Jo and her fellow palace servants decide to stay late on the night of the ball so that they can watch all the rich nobles dance the night away. But as she is on her way rushes to see who is inside, but all she finds is a pumpkin and a single glass slipper. Not wanting to be wasteful, she brings the pumpkin home to eat, and, though she tries to leave it behind, the slipper comes along as well.
A few days later, the pumpkin is eaten, and the prince has discovered his bride Ella by means of the other glass slipper she left behind. But Jo’s slipper starts to make a humming noise that only she can hear. When she goes to the new princess to find out where the slippers came from, Jo discovers that they are a magical object, and she must return them to the sorceress that owns them, or the consequences will be dire.
I like fairy tale retellings, and I think Cinderella is my favorite one for this purpose. Of course, that also means that I have read many iterations of the story, and it’s hard to find something original. I am pleased to say that The Other Slipper manages to add something new to the retelling. Instead of being about the usual characters, this story focuses on the shoes. As the only part of the fairy godmother’s spell that remains after the clock strikes midnight, it only makes sense that they be a special kind of magic item.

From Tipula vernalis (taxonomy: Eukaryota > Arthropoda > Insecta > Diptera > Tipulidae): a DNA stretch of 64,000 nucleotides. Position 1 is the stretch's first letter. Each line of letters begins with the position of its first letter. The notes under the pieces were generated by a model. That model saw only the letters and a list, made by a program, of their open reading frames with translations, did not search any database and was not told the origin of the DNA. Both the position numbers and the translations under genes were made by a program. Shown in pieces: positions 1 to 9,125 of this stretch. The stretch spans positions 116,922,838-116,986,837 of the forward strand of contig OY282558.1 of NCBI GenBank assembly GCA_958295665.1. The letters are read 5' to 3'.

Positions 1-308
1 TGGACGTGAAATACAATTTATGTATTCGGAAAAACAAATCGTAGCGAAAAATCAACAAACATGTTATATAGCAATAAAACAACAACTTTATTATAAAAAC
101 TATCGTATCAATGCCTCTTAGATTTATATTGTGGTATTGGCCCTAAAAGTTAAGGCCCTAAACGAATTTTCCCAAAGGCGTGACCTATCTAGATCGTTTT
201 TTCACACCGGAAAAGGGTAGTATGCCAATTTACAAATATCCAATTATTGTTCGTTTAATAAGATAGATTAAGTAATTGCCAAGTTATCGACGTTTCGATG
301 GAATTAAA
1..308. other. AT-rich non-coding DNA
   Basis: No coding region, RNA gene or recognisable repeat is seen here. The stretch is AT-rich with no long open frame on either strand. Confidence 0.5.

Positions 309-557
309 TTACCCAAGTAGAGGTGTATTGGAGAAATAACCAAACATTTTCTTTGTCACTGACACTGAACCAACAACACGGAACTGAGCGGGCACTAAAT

As the story begins, Jo does not know that she is an heir to a magical problem far greater than she ever could have imagined, and the process by which she slowly learns all that she needs to know is spread out through the course of the novel. Unfortunately, it is not parsed out particularly well. Before she is halfway through the novel, she has met people who could tell her the entirety of what she needs to know, but they don’t tell her because they decide it’s not “their place” or because they “forgot.” I found this rather implausible and irritating.
Surprisingly enough, even though this was a fairy tale, there was not any of the typical storybook romance. At the beginning, Jo is out of luck in her own kingdom. Not only is the prince marrying someone else, but she is far taller than everyone there, and no one wants to marry the awkward tall girl. But then she travels into other kingdoms with taller people, so surely she should be able to find a prince of her own. And a quarter of the way through the novel, she meets a tall, handsome fellow named Locke who seems likely to fall into the role of “love interest.” Except that she is horribly rude to him. At first this makes sense, because she needs to protect the magical slippers from someone who might want to steal their power. But after he repeatedly assists her with otherwise insurmountable problems, I expect her to start behaving with some civility, but she does not. So does this relationship turn into an improbable match at the last minute, or are we spared having to believe that Locke is attracted to people who treat him without even a small amount of respect? You will just have to read the book to find out.
Will I read more?
I’m actually not sure whether this book is the first in a series or not. It is left open so that the characters could have more adventures, but Kenechi Udogu’s other books seem to be in separate series. I don’t know that I would want to read any more books in this series, specifically, largely because I find Jo to be a rather off-putting character. I might be willing to try another book by the author, though, even though information unfolded at an implausible pace.